Financial experts and institutional investors said at a conference organised by Gulf Capital that the medium to long-term outlook for investing in Egypt remains positive, despite the current political uncertainties in the country.
The conference was attended by over 30 international and regional institutional investors, including Sovereign Wealth Funds, Pension Funds, Family Offices, banks and financial institutions. His Excellency Tamer Mansour, Ambassador of the Arab Republic of Egypt in the UAE, Mr Mohamed Al Hawary, Counsellor at the Embassy of Egypt in Abu Dhabi and Mr Maher El Sherif, Head of Egyptian Commercial Services Office in Abu Dhabi, were also present at the event.
The conference, which was held to discuss the regional landscape and opportunity creation for Private Equity players and institutional investors, remained firm on the long-term outlook for Egypt, supported by the solid fundamentals in the country, the new monetary policies introduced by the Central Bank and Ministry of Finance, and the recent measures and investment dispute settlement law introduced by the interim government and legislative body to encourage and protect investments in general, and Foreign Direct Investments (FDIs) in particular.
“These measures had an immediate and direct impact, sustaining a reasonable level of strategic direct investments recorded in the past twelve months,” according to visiting speaker at the conference, Mrs Neveen El Shafei, Vice Chairman of Egypt’s General Authority for Investment and Free Zones (GAFI), the government organisation which facilitates investments from both local and foreign companies.
“Many international and foreign investors from a diversified array of industries have been eying Egypt for some time, but have started moving in closer to concluding deals and setting up operations in the country. In the past twelve months, Egypt saw high-profile international and regional investors from the Automotive, Information, Communications and Telecommunications (ICT), Oil & Gas, Real Estate and Retail sectors expand their existing investments. These include marquee global brands such as Toyota (automotive), Intel (IT), France Telecom (telecommunications) and Apache (Oil & Gas),” said Mrs Nevene EL Shafei.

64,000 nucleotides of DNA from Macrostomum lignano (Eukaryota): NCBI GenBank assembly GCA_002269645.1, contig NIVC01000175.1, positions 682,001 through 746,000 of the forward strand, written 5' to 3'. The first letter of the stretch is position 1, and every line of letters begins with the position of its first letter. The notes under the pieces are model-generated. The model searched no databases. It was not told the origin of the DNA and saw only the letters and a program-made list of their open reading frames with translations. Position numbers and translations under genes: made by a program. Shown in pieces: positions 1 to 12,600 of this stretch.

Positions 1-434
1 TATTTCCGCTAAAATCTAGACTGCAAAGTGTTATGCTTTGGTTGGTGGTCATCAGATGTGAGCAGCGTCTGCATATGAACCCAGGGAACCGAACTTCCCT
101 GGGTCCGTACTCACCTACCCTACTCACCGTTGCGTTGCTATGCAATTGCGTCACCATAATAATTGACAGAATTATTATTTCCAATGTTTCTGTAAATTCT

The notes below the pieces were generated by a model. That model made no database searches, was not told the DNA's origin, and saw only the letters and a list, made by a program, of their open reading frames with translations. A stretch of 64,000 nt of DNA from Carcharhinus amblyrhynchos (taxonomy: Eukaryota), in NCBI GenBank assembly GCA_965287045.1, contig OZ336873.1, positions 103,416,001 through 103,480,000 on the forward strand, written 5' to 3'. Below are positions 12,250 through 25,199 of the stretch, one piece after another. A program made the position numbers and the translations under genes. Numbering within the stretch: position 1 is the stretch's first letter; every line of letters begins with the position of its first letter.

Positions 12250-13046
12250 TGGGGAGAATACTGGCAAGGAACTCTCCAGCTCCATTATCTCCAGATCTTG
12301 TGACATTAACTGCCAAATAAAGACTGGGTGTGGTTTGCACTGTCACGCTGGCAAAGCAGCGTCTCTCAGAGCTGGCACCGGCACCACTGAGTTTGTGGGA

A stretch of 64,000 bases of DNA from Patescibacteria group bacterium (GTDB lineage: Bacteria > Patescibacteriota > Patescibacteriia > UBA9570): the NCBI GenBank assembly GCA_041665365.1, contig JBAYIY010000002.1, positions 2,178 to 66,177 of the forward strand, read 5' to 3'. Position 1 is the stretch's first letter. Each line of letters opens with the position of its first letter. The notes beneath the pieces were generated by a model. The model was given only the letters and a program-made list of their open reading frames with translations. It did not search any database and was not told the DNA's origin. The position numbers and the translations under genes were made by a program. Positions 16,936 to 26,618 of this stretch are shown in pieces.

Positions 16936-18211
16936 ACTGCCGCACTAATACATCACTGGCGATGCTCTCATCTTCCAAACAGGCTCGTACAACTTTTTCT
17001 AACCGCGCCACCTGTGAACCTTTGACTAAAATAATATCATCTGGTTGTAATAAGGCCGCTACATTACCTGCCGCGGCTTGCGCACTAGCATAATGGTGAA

More direct private institutional investors and Private Equity firms are expected to have conclusive deals, once the International Monetary Fund (IMF) finalises its anticipated US$3.2 billion loan to Egypt. Lending from other major international financial institutions, including the World Bank, the African Development Bank (ADB) the Islamic Development Bank (IDB) and the European Bank for Reconstruction and Development (EBRD), is expected to follow. The Deauville Partnership has also announced pledges to Egypt.
“Egypt’s growth rate decreased to 1.8 percent in the last fiscal year 2010-2011, with FDIs dropping to $2.2 billion and an unemployment rate of 12 percent. However, the mid to long-term outlook for Egypt remains positive. Post-June 2012 (Presidential Elections), there will be more clarity in the political scene, and some FDIs currently taking a ‘wait-and-see approach’ are expected to move from the sidelines to centre stage, becoming active players in the economy,” she explained. Through its location, Egypt is also a gateway to Africa, which companies are already capitalising on by using the country as a hub for expansion to various African countries.
Karim El-Solh, Chief Executive Officer of Gulf Capital which organised the conference, said, “Egypt presents Private Equity firms with major opportunities. It has a large base of small and medium size enterprises (SMEs), a large, young and growing population, a rising consumption power and a competitive rate for doing business. The Egyptian government has been encouraging FDIs to invest in job-creating sectors, and Gulf Capital is already exposed to Egypt through a number of its portfolio companies. The country presents a sound, risk-adjusted proposition for our investors as well as offers us geographic diversification in a market that is driven by a strong home-grown demand.”
Neveen El Shafei added, “This is a pro-investment government, and this is corroborated by the many policies it introduced to encourage and protect investors’ interests in Egypt, both on the legislative and monetary fronts. In January this year, a new investor dispute law was passed to allow for amicable settlement between investors and government. The Central Bank’s astute and wise management of the currency.
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